Posted by
5379 posts

On our last trip we did not order GPS with the car -- carried a Michelin paper map, bought a used Garmin at a garage sale, got a SIM card with data and used Google Maps ... and then it turned out that the car DID have a GPS so we cross-checked several sources.

David had excellent advice -- get "near" your destination, then park the car in a garage and find your way on foot. (Take that, Lyon!)

Posted by
343 posts

I like having a good, detailed, paper map, I study that before setting out and always have it handy for cross-referencing, when the gismo is telling me something that seems crazy, when it's not clear, or when it just fails completely (all of which will happen to you eventually). I use a combination of GPS (sometimes multiple GPS units), iPad and phone, but always, ALWAYS using common sense

I agree that paper maps are useful for getting clear on the big picture. For example, the paper map can tell you that the ocean should be on your right rather than your left or vice versa. However, sometimes common sense can steer you wrong. For instance, in many European cities you need to go what looks like the wrong way or even in apparent circles because of one=way streets.

Here's a story about a tourist who ended up several hundred miles from his destination by blindly following his GPS. He didn't have common sense because he was in a foreign country where he did not have his usual bearings:
https://www.bbc.com/news/blogs-news-from-elsewhere-35482537

Posted by
343 posts

I am not sure what kind of cars are being rented but I have rented 4 cars in the last couple years in Germany and France and in each case they came with GPS built in. And in each case the GPS worked well. Often if I could not get the exact address I could find the location in a search by category such as Hotels or such.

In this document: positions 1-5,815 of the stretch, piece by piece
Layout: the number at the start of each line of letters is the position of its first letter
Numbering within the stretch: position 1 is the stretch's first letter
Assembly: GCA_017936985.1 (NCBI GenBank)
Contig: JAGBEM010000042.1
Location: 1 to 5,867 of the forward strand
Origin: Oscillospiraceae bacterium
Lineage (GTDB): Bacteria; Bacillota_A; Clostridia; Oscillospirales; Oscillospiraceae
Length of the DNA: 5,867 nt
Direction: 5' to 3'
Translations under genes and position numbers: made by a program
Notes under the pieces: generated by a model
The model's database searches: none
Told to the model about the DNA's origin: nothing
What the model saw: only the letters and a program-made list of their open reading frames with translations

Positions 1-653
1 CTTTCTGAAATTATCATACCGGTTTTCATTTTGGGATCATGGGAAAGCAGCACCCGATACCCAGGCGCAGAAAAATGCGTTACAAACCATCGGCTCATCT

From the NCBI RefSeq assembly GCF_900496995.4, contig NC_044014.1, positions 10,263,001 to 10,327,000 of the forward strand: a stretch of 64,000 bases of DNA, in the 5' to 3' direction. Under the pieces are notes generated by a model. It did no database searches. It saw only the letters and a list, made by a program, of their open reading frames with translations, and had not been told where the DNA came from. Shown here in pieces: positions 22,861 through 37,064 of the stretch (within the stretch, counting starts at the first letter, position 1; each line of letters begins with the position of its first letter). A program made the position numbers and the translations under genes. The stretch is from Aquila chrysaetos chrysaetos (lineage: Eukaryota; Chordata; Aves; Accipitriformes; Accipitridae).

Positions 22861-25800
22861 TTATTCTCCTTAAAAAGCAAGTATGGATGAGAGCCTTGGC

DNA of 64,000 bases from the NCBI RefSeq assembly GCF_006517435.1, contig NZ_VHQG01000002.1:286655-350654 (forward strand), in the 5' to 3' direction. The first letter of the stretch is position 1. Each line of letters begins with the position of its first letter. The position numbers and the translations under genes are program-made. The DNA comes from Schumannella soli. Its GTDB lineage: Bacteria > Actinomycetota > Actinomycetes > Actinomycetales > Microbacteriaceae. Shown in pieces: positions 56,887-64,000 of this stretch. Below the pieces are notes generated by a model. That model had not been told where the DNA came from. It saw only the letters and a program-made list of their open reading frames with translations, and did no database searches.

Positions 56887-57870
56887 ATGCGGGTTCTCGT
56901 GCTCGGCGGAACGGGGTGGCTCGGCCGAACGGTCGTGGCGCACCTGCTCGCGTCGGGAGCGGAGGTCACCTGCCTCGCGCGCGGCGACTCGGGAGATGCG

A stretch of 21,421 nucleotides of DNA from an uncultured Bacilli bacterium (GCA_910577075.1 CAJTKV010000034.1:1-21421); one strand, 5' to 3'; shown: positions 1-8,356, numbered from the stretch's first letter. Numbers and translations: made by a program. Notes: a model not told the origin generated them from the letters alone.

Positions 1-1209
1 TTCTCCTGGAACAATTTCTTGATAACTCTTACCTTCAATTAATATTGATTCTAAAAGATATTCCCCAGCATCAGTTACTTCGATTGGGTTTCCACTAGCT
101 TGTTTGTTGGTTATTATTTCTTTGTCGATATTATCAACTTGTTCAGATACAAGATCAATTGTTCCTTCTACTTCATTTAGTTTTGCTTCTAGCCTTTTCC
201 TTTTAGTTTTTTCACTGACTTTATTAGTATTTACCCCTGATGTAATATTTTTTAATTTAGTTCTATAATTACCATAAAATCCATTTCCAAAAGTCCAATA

The GPS built into the factory-new Renault we leased for more than a month did not have any listing for hotels in the category section or anywhere else. In addition, there were several fairly new highways during our trip that the car GPS did not know about at all.

We drove an older rented Opal when we visited the Canary Islands for a few days, and I had to beg the clerk for a car with GPS as I hadn't specified that when I put in the order before leaving home. (Naturally I did not know then that my cellphone would be robbed halfway into our trip and we'd need car GPS.) Luckily we can drive a manual shift car as it appeared all the automatics available that day did not have a GPS.

Posted by
580 posts

I found a GPS very helpful when driving in France and Germany. We brought our own portable device so we were able to practice with it prior to the trip, then loaded European maps onto it. It had all our hotels, showed parking lots in small towns, etc.

I also recommend bringing maps such as the Michelin series. For one thing the GPS screen is too small to have a good sense of your overall trip if you're driving any distance. Second, what would you do if your GPS breaks or is stolen? We always put it away prior to parking so nobody sees us peel it off the windshield. But the fact of travel is that going between one town you are staying at and another you will go past places you want to stop with your luggage locked in the car. And many of these places have signs up warning of breakins.

Posted by
14016 posts

I was very lucky when I rented a car through Burgundy and Alsace that it had built-in GPS. The huge Michelin maps were more of a nuisance than a help and signage on rural roads was iffy - seems that they sometimes get turned askew and you really have no idea to which of the 2 or 3 roads the arrow is indicating for your destination. One problem I remember running into is that it seems that there are at least 2 places with the same name for every place name in France.

Now that I am the confused owner of a smart phone (it's only been 4 months and I'm still climbing the learning curve), I have started using WAZE. This summer I used it on a short road trip with a friend in rural Illinois (yes, there's a whole state past that little corner of Chicago). I used WAZE and she used google maps. They were both nearly perfect, but in the end she decided to switch to WAZE when she got home because it had alerts for cops, radar, and cameras :-)

Posted by
5010 posts